4

I read in the documentation that to send a packet with QTcpSocket I can just use the write method. But when I do it, my server doesn't receive it. I need to call flush or waitForByteWritten to send it.

TCPClient::TCPClient(Client *babel , const std::string &hostname, unsigned short port, QObject *parent) : QObject(parent), client(babel),  hostName(hostname), port(port), is_connected(false)
{
  this->tcpSocket = new QTcpSocket(this);
  connect(this->tcpSocket, SIGNAL(readyRead()),this, SLOT(readMessage()));
  connect(this->tcpSocket, SIGNAL(error(QAbstractSocket::SocketError)), this, SLOT(displayError(QAbstractSocket::SocketError)));
  connect(this->tcpSocket, SIGNAL(connected()), this, SLOT(connectReady()));
  connect(this->tcpSocket, SIGNAL(disconnected()), this, SLOT(disconnectedReady()));

}

TCPClient::~TCPClient()
{

}

bool TCPClient::initiateService()
{
  this->tcpSocket->connectToHost(this->hostName.c_str(), this->port);
  this->tcpSocket->waitForConnected(5000);
}

void TCPClient::connectReady()
{
  this->is_connected = true;
}

void TCPClient::disconnectedReady()
{

}


bool TCPClient::sendBabelPacket(Protocol::BabelPacket &packet)
{
  if(this->tcpSocket->state() == QAbstractSocket::ConnectedState && is_connected)
  {
    std::cout << "writing ... size : " << sizeof(Protocol::BabelPacket) + packet.dataLength<<std::endl;
    this->tcpSocket->write((const char *)&packet, sizeof(Protocol::BabelPacket) + packet.dataLength);
    //this->tcpSocket->flush();
    return true;
  }
  else
  {
    std::cout << "socket close" << std::endl;
    return false;
  }
}


void TCPClient::shutDown()
{
  this->tcpSocket->abort();
}

void TCPClient::displayError(QAbstractSocket::SocketError socketError)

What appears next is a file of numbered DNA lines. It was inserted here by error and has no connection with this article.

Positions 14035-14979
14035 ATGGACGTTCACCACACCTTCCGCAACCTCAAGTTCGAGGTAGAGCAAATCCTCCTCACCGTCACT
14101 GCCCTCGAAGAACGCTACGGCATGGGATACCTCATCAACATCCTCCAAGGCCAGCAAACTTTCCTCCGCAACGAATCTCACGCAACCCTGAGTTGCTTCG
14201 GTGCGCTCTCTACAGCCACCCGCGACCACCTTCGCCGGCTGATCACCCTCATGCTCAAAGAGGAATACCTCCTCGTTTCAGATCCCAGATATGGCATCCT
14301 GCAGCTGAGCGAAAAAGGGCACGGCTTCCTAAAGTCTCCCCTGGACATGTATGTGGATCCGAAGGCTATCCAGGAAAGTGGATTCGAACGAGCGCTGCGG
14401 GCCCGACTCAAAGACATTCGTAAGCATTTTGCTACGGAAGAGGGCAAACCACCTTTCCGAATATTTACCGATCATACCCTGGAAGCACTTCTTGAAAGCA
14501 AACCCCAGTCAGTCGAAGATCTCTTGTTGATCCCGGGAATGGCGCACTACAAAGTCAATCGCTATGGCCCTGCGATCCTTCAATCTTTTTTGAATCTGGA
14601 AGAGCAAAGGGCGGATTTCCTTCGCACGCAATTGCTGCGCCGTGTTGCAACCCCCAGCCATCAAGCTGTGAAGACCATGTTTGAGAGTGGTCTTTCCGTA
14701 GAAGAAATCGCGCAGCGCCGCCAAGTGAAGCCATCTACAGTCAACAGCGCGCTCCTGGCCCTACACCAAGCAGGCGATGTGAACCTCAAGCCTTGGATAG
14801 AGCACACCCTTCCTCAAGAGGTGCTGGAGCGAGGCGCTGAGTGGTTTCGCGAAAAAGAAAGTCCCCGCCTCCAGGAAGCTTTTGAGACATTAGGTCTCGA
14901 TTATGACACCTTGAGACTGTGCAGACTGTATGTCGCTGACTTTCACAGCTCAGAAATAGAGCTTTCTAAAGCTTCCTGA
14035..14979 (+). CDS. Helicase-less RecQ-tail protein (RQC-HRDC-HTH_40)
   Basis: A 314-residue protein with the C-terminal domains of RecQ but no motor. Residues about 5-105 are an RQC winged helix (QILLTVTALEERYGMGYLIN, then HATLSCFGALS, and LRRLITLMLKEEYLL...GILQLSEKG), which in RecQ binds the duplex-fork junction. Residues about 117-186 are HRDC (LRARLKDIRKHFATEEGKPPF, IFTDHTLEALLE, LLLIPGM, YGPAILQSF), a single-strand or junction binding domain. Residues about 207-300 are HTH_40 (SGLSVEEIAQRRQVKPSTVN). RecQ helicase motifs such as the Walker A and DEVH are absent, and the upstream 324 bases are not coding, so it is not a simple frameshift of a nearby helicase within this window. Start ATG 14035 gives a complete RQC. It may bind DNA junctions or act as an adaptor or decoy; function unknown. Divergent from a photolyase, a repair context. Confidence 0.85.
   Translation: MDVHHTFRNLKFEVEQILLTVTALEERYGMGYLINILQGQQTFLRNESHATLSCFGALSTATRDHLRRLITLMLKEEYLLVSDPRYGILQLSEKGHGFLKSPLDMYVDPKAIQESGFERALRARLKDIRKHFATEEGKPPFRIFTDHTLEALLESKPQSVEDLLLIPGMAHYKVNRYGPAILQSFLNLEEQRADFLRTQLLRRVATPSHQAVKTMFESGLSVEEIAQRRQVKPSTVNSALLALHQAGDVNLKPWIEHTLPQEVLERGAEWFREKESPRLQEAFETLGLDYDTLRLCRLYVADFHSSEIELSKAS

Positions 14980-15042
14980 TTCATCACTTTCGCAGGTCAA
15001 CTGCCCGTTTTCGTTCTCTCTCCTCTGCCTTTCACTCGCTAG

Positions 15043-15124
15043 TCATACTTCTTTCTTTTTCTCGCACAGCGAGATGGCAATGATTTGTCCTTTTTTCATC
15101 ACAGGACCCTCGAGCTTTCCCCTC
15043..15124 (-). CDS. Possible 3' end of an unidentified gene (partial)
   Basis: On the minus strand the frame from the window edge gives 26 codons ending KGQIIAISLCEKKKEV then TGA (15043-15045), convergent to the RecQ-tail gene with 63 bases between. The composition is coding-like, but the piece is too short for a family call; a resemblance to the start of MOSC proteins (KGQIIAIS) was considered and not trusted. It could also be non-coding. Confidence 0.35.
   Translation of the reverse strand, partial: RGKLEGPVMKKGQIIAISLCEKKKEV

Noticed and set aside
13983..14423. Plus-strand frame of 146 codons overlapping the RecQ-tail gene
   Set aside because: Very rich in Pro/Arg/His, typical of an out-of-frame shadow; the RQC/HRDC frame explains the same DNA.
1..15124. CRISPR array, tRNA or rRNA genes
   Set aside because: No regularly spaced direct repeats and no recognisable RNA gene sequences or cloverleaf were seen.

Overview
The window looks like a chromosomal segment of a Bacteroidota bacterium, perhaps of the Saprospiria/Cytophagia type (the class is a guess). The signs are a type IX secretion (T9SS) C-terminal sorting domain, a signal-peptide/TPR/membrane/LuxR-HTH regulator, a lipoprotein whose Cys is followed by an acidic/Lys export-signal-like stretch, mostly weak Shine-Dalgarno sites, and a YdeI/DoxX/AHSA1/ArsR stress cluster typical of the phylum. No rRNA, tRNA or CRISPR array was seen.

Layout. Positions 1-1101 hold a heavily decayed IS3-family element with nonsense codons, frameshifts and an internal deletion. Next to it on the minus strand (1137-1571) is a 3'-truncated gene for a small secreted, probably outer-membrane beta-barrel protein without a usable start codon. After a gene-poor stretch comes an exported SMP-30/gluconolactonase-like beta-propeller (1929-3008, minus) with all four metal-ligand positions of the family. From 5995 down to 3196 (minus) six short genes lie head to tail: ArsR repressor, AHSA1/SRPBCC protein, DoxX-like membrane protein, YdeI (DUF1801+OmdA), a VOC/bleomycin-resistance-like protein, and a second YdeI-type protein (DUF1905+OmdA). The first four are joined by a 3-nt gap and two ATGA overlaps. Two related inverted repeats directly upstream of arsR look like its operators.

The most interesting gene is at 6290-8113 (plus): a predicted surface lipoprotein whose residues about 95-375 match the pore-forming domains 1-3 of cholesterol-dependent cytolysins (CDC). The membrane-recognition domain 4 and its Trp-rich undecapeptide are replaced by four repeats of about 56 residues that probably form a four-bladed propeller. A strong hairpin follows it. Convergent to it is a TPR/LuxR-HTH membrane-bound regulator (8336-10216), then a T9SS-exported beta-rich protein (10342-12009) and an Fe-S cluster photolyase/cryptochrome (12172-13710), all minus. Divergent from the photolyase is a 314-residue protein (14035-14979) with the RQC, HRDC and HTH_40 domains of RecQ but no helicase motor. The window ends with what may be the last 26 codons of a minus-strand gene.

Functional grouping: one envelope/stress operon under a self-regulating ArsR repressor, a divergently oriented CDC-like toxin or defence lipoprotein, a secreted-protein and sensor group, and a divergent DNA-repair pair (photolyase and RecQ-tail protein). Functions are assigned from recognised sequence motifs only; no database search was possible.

{

}

void TCPClient::readMessage()
{
  char buffer[sizeof(Protocol::BabelPacket)];
  this->tcpSocket->read(buffer, sizeof(Protocol::BabelPacket));
}

When I call write, it returns the right amount of bytes.

I use this class in a GUI context, in the same thread.

1
  • Can you provide a link to the documentation that you're referring to? Your summary sounds mistaken in several different ways (for example, packets are a TCP implementation thing and have nothing to do with this API) and I think I could clear up your misconceptions better if I could point out what the documentation you were looking at actually say. (Assuming it's correct, which .... who knows?) Nov 8 '16 at 21:29
9

QTcpSocket is a buffered device, so data is not written directly, but into internal buffer. Documentation states:

Note: TCP sockets cannot be opened in QIODevice::Unbuffered mode.

Because of it you should call flush or waitForBytesWritten to be sure something is transferred.

There is the difference between them. flush writes as much as possible from the internal write buffer to the underlying network socket, without blocking. waitForBytesWritten blocks until at least one byte has been written on the socket and the bytesWritten() signal has been emitted.

7
  • Ok, I thought that it was because my write isn't working fine that readyRead is never emmited, but that doesn't seems to be the case ... Have you an idea why it is never emitted ? Nov 8 '16 at 21:28
  • 1
    @DimitriDanilov readyRead() emitted when new data arrived, are you sure your server sends response?
    – Nikita
    Nov 8 '16 at 21:45
  • 1
    @DimitriDanilov For GUI applications Qt signals rely's on the event-loop started during initialization of QApplication. readyRead() should be emitted if new data arrived and event-loop processes signals. Check that no long operations executed on your GUI thread and check that your tcpSocket is not disconnected() and there is no error().
    – Nikita
    Nov 8 '16 at 22:17
  • 1
    @DimitriDanilov Try to call QApplication::processEvents() after flush() and return from sendBabelPacket to see if some pending readyRead() event is not processed by event-loop.
    – Nikita
    Nov 8 '16 at 22:58
  • 1
    I was just stupid, I instanciated my network before instanciating the QApplication... Thanks for your help anyway ! Nov 8 '16 at 23:53

Your Answer

By clicking “Post Your Answer”, you agree to our terms of service, privacy policy and cookie policy

Not the answer you're looking for? Browse other questions tagged or ask your own question.